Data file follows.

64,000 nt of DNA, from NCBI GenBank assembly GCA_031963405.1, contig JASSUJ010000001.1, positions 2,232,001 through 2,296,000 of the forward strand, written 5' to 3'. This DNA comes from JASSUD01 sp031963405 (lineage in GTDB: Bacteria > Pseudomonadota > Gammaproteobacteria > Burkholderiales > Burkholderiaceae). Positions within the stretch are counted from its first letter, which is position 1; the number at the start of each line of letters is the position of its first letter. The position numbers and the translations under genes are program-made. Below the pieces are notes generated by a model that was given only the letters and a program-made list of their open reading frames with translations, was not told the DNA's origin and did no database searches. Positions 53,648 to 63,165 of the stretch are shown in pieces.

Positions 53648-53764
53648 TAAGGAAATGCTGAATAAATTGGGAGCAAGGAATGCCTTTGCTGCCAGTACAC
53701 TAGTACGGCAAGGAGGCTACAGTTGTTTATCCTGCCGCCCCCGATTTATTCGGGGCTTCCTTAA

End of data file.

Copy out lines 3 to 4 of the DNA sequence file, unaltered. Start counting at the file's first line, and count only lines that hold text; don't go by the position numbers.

53648 TAAGGAAATGCTGAATAAATTGGGAGCAAGGAATGCCTTTGCTGCCAGTACAC
53701 TAGTACGGCAAGGAGGCTACAGTTGTTTATCCTGCCGCCCCCGATTTATTCGGGGCTTCCTTAA